Talking to your child about their origins
If your child is conceived an using egg from an anonymous donor, telling them about their origins can be a sensitive topic to discuss. However, if done honestly and if discussed at the right time, the issue need not be a difficult one to broach.
Evidence from the experience of adoption, as well as studies of donor-conceived people, suggest that it is best for donor-conceived people to be told about their origins in childhood. Finding out suddenly, later in life, may be emotionally damaging to donor-conceived people and their family. This, coupled with the donor-conceived people’s legal right to find out about their genetic origins, means that it is advisable for parents to be open with their children from an early age.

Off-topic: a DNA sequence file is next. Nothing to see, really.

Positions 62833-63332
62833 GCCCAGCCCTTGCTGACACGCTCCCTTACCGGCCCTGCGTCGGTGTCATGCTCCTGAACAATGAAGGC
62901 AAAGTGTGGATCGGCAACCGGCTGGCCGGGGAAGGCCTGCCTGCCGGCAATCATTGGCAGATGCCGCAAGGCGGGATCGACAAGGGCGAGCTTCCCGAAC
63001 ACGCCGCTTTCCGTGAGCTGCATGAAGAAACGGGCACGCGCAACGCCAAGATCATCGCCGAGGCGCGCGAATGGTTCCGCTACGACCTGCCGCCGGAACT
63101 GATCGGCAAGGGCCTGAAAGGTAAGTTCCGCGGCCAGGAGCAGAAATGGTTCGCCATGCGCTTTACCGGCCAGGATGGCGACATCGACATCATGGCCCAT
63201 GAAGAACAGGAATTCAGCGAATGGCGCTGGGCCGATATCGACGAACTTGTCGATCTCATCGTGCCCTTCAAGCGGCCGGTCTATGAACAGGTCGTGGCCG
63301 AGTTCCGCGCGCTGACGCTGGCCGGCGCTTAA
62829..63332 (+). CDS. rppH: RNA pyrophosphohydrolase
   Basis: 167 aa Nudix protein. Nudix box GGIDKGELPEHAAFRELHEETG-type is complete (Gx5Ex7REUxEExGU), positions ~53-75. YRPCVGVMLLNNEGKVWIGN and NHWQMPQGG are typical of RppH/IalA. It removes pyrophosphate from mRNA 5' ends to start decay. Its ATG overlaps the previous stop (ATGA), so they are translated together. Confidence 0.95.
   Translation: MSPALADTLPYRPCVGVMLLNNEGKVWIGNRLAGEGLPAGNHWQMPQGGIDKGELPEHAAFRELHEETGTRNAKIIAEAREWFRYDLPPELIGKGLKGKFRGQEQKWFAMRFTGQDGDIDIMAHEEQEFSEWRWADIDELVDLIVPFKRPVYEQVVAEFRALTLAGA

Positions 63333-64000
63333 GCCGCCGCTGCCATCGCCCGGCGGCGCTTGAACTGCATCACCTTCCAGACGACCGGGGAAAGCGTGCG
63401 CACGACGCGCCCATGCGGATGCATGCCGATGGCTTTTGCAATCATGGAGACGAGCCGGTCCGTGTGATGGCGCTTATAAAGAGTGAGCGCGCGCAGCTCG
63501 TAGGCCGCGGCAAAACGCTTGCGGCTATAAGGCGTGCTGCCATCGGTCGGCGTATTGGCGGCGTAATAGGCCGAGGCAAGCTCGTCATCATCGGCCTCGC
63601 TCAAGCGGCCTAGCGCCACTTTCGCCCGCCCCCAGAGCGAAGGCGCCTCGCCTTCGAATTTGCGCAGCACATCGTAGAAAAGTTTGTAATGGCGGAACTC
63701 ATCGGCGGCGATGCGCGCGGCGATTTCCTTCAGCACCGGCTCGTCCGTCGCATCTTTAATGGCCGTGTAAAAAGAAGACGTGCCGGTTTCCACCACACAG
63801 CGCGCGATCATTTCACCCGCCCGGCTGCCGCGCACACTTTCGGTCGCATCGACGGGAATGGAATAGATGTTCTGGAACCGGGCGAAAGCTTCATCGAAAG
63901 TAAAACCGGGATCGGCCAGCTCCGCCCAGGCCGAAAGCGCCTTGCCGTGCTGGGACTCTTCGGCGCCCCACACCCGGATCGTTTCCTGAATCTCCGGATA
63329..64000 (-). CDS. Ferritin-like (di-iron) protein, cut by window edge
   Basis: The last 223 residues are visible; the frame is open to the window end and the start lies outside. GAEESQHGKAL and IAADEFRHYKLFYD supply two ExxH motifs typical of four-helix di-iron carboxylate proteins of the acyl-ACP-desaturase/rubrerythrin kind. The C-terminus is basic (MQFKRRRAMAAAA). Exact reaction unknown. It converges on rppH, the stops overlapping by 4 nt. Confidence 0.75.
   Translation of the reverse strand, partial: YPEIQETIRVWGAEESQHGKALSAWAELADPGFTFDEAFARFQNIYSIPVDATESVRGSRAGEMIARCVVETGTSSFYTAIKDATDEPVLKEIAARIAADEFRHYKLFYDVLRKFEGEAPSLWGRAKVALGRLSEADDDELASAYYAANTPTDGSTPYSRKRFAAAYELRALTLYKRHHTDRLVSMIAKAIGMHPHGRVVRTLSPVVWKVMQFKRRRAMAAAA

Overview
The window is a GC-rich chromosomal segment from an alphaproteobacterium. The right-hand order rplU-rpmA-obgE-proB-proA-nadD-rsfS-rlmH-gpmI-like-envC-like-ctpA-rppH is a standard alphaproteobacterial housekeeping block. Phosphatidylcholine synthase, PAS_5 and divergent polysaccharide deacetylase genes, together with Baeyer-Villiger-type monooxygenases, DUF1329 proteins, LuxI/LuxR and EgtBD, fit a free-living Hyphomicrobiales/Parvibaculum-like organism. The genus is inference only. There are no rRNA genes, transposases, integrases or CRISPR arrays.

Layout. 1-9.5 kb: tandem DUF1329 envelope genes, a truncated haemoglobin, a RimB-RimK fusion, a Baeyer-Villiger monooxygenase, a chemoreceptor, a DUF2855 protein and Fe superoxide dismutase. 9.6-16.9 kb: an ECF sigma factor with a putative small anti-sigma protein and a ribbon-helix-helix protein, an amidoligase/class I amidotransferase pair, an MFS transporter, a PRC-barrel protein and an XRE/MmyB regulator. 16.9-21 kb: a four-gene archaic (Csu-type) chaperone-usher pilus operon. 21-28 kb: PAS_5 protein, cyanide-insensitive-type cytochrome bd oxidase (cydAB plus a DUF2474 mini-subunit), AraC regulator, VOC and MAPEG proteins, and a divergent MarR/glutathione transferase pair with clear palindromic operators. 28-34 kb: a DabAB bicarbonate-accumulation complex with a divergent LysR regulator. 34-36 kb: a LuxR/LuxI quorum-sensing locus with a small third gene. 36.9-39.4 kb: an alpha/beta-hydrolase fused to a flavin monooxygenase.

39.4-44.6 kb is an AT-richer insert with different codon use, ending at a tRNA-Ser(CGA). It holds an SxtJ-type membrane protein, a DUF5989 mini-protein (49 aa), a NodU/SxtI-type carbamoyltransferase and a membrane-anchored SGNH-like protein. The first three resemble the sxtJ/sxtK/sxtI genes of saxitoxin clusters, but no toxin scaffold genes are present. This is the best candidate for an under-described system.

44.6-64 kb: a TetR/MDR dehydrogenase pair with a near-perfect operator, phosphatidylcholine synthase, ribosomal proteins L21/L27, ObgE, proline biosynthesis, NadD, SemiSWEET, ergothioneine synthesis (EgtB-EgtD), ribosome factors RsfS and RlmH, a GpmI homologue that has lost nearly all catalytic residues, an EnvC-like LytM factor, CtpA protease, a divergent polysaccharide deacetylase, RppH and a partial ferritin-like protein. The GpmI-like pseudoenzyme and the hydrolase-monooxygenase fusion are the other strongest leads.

Family secrets can undermine trust and lead to conflict and stress. They can also suggest to donor-conceived children that their parents are ashamed of how they were conceived. If parents are open about how the child was conceived, there is no reason they should feel any different to any other child. If donation has been part of the family story for as long as the child can remember, their genetic origins need not be an issue. Some donor-conceived children are likely to want to know more about their donor, while others will not be particularly interested.
It is therefore recommended that parents should let their children know about their origins at an early age. The “Donor Conception Network” has produced a series of booklets called “Telling & Talking”, which prepare and support parents of donor-conceived people to tell their children about their origins.